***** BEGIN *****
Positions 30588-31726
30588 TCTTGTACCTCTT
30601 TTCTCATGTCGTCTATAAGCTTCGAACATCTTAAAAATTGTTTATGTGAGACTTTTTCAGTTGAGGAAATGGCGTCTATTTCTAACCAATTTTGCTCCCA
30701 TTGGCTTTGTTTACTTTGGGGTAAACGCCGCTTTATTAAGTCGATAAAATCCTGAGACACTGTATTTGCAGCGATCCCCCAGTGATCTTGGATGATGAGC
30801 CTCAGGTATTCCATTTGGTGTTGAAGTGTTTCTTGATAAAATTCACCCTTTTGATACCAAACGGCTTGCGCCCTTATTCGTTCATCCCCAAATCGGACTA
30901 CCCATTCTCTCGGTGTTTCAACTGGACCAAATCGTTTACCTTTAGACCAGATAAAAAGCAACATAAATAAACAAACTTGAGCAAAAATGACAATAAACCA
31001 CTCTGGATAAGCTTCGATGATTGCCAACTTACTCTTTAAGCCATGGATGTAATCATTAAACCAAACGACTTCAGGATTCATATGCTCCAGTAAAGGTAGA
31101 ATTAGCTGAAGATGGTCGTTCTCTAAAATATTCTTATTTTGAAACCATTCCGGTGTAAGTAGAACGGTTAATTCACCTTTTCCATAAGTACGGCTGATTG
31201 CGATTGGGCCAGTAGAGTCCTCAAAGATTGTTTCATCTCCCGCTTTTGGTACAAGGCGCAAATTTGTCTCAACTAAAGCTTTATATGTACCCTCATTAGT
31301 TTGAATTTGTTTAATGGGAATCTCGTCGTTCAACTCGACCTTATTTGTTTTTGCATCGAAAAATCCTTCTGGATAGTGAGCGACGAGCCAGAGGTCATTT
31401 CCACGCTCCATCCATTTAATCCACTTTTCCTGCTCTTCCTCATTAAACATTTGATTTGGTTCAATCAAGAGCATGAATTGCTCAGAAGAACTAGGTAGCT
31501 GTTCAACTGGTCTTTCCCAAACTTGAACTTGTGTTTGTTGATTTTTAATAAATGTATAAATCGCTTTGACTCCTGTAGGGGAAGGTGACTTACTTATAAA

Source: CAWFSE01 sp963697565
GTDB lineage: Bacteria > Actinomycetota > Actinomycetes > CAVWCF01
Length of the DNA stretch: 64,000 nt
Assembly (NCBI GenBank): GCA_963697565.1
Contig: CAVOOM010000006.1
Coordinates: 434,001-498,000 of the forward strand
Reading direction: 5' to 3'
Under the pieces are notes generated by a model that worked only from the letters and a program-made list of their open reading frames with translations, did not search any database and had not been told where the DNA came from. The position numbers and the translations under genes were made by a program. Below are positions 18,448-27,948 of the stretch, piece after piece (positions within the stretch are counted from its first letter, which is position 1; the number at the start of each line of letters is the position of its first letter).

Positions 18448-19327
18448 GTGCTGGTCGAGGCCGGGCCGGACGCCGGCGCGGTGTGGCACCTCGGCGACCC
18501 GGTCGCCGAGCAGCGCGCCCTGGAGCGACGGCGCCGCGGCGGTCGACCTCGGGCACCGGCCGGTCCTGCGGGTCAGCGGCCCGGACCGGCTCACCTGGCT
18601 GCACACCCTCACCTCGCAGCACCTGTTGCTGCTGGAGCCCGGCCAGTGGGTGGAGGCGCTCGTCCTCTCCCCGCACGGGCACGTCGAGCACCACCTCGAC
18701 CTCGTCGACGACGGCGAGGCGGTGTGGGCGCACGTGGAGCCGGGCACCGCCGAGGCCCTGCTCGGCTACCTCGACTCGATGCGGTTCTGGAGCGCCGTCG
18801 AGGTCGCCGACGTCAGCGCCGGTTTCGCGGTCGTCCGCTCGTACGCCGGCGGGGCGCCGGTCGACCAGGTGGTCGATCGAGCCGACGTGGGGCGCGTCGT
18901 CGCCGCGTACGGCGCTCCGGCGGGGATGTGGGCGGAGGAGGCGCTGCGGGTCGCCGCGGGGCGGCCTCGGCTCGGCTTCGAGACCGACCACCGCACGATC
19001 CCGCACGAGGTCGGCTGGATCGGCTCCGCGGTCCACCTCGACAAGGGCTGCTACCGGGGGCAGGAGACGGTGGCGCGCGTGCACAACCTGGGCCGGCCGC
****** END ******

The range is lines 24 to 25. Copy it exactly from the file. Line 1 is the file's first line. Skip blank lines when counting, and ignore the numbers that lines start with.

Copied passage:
18601 GCACACCCTCACCTCGCAGCACCTGTTGCTGCTGGAGCCCGGCCAGTGGGTGGAGGCGCTCGTCCTCTCCCCGCACGGGCACGTCGAGCACCACCTCGAC
18701 CTCGTCGACGACGGCGAGGCGGTGTGGGCGCACGTGGAGCCGGGCACCGCCGAGGCCCTGCTCGGCTACCTCGACTCGATGCGGTTCTGGAGCGCCGTCG